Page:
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Posts Tagged ‘Frank Wildhorn’

I’m not sure why we haven’t seen many Frank Wildhorn musicals in London, less than a quarter of his output I’d say. Those I’ve seen here – Jeckyl & Hyde and Victor / Victoria – I’ve liked, though I was less enamoured with The Scarlet Pimpernel on a US tour in Seattle. Despite the fact this is the first professional staging of this one, it appears to have a cult following, such was the popularity of the recent concert performances and the fandom on show at the Arts Theatre.

It follows the infamous couple from when they first meet (with some flashbacks to their childhood selves) to their demise. What seems to start as fun develops a more cruel and heartless character, then they begin to enjoy the infamy, appearing in newspapers as folk heroes and signing autographs, as much if not more that the buzz of the crimes themselves. Clyde’s brother Buck gets drawn in, much to the consternation of his wife Blanche. There’s a childlike naivety to them, rather than a blind ruthlessness, though they are of course murderers. It ends as it started, with a very pleasing roundedness.

It’s a hugely impressive eclectic Americana score packed full of superb tunes, and Don Black’s lyrics propel the story forward. Ivan Menchell’s book is a series of very short scenes, but not at the price of storytelling or character development, and with a surprising amount of humour given the subject matter. The pace is facilitated by a design from Philip Whitcomb which relies on minimal props but excellent projections to create locations, featuring iconic period images like petrol pumps and cars. Nick Winston’s direction is slick and highly effective; even though there’s not much ‘movement’ you can see his choreographic background in the staging.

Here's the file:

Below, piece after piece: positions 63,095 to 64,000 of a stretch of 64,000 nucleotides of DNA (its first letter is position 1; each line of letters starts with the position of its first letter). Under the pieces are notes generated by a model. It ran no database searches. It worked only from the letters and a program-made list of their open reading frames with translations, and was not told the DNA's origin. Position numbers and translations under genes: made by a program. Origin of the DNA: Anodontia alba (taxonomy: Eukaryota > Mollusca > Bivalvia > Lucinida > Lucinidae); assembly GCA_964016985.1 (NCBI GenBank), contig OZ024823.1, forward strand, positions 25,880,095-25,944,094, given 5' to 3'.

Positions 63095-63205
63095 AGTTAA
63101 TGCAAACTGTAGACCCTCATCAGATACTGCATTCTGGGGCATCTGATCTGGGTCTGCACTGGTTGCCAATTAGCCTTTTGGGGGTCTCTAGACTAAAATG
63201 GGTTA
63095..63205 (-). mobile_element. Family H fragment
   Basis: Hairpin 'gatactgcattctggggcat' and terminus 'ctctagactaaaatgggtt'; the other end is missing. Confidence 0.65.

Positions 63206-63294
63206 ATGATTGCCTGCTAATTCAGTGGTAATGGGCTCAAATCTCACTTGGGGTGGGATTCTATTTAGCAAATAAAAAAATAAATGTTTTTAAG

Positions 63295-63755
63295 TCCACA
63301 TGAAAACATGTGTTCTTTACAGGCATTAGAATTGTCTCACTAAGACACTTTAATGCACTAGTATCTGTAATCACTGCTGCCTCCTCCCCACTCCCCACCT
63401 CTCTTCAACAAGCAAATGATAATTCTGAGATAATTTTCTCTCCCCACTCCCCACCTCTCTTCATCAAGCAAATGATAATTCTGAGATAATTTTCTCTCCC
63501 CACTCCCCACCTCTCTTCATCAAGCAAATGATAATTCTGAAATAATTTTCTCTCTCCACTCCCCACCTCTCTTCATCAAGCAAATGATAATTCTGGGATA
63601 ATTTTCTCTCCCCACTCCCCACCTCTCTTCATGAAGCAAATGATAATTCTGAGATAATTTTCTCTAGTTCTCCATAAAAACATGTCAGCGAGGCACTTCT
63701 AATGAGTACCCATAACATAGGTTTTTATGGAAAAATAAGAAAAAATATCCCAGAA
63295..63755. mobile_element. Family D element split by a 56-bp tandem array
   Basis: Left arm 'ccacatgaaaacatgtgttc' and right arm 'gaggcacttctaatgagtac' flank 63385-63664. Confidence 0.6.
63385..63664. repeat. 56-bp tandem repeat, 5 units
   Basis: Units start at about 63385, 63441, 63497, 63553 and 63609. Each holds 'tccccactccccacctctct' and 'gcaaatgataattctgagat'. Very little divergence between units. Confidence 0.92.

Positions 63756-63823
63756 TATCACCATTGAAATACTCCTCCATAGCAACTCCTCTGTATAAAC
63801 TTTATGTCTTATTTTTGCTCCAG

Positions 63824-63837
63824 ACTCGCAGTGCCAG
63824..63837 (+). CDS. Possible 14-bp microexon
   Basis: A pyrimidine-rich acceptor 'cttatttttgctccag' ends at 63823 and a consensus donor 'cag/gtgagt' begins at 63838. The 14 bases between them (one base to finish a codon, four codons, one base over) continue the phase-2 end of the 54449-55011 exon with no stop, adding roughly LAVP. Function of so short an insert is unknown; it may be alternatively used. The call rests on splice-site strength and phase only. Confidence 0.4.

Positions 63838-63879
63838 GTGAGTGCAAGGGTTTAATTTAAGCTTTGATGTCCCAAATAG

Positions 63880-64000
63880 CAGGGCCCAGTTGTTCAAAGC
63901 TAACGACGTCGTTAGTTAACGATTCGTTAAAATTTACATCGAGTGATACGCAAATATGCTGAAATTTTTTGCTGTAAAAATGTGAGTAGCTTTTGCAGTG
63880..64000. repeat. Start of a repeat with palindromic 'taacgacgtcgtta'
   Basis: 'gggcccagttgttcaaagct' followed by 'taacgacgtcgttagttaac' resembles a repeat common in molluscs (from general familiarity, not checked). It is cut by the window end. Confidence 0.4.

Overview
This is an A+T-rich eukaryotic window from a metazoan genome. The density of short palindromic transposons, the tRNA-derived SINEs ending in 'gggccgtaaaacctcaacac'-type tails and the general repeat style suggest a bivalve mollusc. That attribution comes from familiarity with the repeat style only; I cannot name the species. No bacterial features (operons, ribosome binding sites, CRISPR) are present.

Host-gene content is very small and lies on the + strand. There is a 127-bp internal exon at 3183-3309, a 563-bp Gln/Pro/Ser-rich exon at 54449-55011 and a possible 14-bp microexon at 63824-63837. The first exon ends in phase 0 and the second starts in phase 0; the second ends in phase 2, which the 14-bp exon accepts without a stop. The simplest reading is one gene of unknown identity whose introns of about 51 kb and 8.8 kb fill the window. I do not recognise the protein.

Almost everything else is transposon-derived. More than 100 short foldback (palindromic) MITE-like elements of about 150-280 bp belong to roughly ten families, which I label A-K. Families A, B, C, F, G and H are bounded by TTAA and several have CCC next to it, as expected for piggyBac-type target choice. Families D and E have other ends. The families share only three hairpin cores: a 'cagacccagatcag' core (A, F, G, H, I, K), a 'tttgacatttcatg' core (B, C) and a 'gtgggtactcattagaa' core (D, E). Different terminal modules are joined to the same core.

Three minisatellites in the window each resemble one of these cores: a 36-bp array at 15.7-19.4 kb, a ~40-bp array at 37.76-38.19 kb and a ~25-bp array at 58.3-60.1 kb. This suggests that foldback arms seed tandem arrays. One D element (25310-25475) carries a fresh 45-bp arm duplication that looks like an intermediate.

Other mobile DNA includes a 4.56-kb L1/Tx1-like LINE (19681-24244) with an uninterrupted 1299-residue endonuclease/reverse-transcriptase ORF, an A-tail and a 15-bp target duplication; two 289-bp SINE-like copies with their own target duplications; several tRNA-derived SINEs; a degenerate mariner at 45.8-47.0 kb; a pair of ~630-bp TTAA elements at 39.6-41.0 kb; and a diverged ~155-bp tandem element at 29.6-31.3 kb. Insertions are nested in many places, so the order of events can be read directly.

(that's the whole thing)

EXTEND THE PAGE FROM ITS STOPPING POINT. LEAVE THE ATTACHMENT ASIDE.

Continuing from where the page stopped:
All four leads – Frances Mayli McCann as Bonnie, Jordan Luke Gage as Clyde, Natalie McQueen as Blanche and George Maguire as Buck – are sensational, and very well matched, and the rest of the ensemble are first class. Cleve September plays the sheriff and Bonnie’s old flame very movingly, Ako Mitchell has great presence and a voice to match as the Preacher and the child actors (from a pool of eight) playing Bonnie and Clyde as children are hugely confident with outstanding voices.

For some reason, maybe the hype, I was taken aback by how much I admired and enjoyed this show. The audience reception was even more euphoric than me, and both the atmosphere and the reception seemed to wow the cast as much as they’d wowed us.

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This Frank Wildhorn & Leslie Bricusse show has never had a West End run, though it has toured the UK (I saw it a few years back in Wimbledon with Paul Nicholas in the title role). On Broadway it ran for c.4 years (but never made a profit). It has now been scaled down for the Union Theatre as the first production by Morphic Graffiti with an interesting configuration which limits the performing space but facilitates some clever set changes and dramatic intensity.

There’s little point in telling the story (who doesn’t know it?) which in this production starts by Jekyll seeking approval for his research from an NHS Trust board and ends with what seems like a production line of murders. The score is a little too pompous in a Lloyd-Webberesque way, though there are some nice solo numbers and good choruses. The first half is a bit slow but in the second half, when we get to some serious carnage, it zips along in an excellent staging by Luke Fredericks. It seems like a better show here, which given the resources relative to the touring production, is a big compliment.

I’m sure Stewart Charlesworth’s design budget was miniscule, but what he achieves is highly inventive and suitably atmospheric. With 16 actors playing 18 + characters, it can get a bit cramped, but it moves from hospital to house to street to church to brothel etc. with slick ease (apart from one moment when a mini-revolve stuck). Ben Walden’s projections and Catherine Webb’s lighting made a significant contribution.

After a slightly shaky start, Tim Rogers came into his own as Jekyll / Hyde, bringing a brilliant manic intensity to Hyde in the second act. Joanna Strand as his fiancée and Madalena Alberto as the prostitute both act and sing very well and there is as fine a supporting cast as you’d wish for, with an auspicious professional debut from Anthony Lawrence as Stride. The musical standards are high and I loved the orchestration of keyboards, cello, acoustic guitar and woodwind, which Dean Austin’s band played beautifully.

It’s not a great show, but I’d doubt if it could get a better small-scale production than this one – and an impressive debut for this new company.

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